Last night, the Dayton Flyers men’s basketball team clinched the Atlantic 10 Conference championship with a win over Virginia Commonwealth. It was only fitting the victory, Dayton’s first ever outright conference title, occurred on senior night. When you look back at what this specific class has endured, it’s amazing it was able to achieve such an accomplishment.
Hell, after the events of the past four years, it’s astounding these seniors are even still standing.
Guards Scoochie Smith and Kyle Davis, along with forward Kendall Pollard, have truly seen it all. You’d just never know it based on how they and the rest of the Flyers have performed during their time at the school. The fact they just helped Dayton clinch its fourth straight tournament bid is impressive enough on its own. That said, you certainly wouldn’t fault them for taking more pride in the countless hurdles they’ve endured to get here.
After working their way into the rotation through their freshman seasons, Smith, Pollard and Davis were given a relatively daunting task as they entered their sophomore stint – build off the success of Dayton’s stunning 2014 Elite Eight run.
On its own, it was certainly a lot to ask of them. When you tossed in the midseason dismissals of starting center Devon Scott and his backup Jalen Robinson, suddenly even a tournament bid seemed impossible. The Flyers somehow had to carry on with a six-man rotation, complete with no player taller than 6’6″.
It didn’t matter.
Smith, Pollard and Davis, along with guard Jordan Sibert and forward Dyshawn Pierre, still made it to the tournament, falling just short of advancing to the Sweet 16. If those three could get that far with minimal depth, supporters thought, there’s no telling what they could do with a fully restocked roster.
This isn’t to ignore Dayton’s other marquee senior, forward Charles Cooke. That he’s only in his second season as a Flyer since transferring from James Madison doesn’t change the fact he’s experienced his fair share of adversity alongside the rest of his fellow upperclassmen.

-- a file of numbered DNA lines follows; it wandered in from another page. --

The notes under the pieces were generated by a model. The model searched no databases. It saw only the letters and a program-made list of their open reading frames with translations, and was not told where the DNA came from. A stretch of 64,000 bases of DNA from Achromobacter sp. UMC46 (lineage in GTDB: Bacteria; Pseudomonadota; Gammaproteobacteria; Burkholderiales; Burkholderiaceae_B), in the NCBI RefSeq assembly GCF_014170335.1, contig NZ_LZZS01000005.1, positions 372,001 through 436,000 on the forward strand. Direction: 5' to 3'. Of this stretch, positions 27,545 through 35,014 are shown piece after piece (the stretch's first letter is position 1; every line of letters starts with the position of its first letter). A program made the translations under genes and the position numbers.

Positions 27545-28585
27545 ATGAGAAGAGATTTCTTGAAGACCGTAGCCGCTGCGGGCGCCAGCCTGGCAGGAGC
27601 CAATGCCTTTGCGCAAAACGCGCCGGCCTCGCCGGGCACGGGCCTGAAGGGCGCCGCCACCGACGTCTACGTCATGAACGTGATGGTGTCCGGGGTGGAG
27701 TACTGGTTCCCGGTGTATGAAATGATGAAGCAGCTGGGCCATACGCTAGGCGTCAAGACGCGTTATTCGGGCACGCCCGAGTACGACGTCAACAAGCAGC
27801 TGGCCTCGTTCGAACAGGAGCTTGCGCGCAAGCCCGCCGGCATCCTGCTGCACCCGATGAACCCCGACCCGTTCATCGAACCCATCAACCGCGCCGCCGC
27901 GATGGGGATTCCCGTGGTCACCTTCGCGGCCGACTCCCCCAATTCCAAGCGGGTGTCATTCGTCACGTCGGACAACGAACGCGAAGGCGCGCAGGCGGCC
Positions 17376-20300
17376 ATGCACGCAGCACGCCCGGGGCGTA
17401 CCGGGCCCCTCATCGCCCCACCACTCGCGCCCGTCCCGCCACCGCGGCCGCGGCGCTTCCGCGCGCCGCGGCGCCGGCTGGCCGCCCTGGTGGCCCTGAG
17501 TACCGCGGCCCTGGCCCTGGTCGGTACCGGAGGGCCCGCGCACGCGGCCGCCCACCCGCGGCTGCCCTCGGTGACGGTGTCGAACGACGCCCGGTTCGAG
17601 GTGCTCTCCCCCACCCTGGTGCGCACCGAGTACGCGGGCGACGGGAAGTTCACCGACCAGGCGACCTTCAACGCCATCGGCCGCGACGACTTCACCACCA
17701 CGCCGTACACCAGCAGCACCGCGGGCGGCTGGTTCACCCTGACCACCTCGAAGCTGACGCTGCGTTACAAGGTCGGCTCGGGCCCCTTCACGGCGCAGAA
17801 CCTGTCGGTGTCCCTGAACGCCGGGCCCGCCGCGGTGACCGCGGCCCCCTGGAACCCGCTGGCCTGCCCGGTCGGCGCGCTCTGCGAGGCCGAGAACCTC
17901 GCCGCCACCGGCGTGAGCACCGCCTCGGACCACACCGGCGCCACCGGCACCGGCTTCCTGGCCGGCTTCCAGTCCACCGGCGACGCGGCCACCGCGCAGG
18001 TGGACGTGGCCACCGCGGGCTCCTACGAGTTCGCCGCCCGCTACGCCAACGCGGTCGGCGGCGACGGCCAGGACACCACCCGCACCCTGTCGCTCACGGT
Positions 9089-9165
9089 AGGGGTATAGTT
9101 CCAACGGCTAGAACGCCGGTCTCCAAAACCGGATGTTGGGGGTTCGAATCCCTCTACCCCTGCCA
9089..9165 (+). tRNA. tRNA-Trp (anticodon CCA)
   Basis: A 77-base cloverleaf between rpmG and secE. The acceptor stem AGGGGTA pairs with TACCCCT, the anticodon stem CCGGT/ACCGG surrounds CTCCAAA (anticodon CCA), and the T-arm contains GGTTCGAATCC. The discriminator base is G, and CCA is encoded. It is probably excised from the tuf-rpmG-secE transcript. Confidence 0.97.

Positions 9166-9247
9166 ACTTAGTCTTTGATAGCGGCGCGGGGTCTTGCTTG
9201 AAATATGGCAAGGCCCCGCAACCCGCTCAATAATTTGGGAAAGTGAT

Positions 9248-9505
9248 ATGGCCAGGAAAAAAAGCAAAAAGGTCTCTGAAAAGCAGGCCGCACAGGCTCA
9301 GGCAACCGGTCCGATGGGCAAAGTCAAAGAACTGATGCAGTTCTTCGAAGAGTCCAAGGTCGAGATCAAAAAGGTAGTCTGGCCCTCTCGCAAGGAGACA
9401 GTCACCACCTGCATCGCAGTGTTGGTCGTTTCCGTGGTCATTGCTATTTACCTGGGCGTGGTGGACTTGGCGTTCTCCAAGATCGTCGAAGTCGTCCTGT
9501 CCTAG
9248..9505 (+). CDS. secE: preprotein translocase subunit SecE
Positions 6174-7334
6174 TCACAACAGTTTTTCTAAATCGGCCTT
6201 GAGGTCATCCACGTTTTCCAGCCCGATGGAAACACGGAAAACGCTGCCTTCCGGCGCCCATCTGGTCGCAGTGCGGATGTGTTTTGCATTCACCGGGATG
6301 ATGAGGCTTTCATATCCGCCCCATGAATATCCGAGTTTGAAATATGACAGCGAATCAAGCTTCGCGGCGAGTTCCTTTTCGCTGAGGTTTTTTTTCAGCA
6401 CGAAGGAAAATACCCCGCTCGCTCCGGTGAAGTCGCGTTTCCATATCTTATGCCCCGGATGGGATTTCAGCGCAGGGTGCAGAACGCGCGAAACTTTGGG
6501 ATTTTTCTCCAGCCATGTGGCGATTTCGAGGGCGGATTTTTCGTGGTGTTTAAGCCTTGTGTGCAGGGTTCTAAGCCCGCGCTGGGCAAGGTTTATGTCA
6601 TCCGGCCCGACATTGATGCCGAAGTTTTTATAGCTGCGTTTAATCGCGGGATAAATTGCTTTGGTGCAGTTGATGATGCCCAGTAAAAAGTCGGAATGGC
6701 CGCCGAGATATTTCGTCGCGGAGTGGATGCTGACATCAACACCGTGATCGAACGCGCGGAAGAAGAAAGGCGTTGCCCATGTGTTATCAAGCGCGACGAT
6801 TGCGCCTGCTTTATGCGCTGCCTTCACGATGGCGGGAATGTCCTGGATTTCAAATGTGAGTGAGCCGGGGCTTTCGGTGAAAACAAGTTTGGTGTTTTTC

Last year opened with a lengthy suspension for Pierre after he was accused of sexual assault. It ended with a letdown loss in the opening round of the tournament to the lower-seeded Syracuse.
As Cooke, Smith, Davis and Pollard prepared for their final season in a Flyers uniform, they were dealt a blow no one their age should have to handle – the passing of teammate and starting center Steve McElvene. As if heading into the year with heavy hearts wasn’t enough, Dayton lost starting forward Josh Cunningham just two games into the season after a gruesome ankle injury sidelined him for three months.
It would’ve been easy for this senior class to have used every single one of the aforementioned setbacks as an excuse, a reason to pack it in mentally and chalk up the rest of each respective season as a wasted effort. Instead, Smith, Pollard, Davis and Cooke endured, making school history as a result.
Imposing expectations. Suspensions. Injuries. The death of a teammate. These are events which, on their own, should derail a team for good. These seniors had to deal with all of them, and have taken each one in stride.
Through all of it, through adversity the likes nobody should have to undergo, these seniors capped it off with the first outright A-10 championship in school history. On their way, they collected more wins than any class the program has ever seen.
You’d be hard-pressed to find a tougher group of players. Thanks to a now-secure bid to the NCAA Tournament, there’s still time for them to pile up a few more accomplishments before they take their final bow.
Casey Drottar is an independent sports writer. Follow him on Twitter or Facebook
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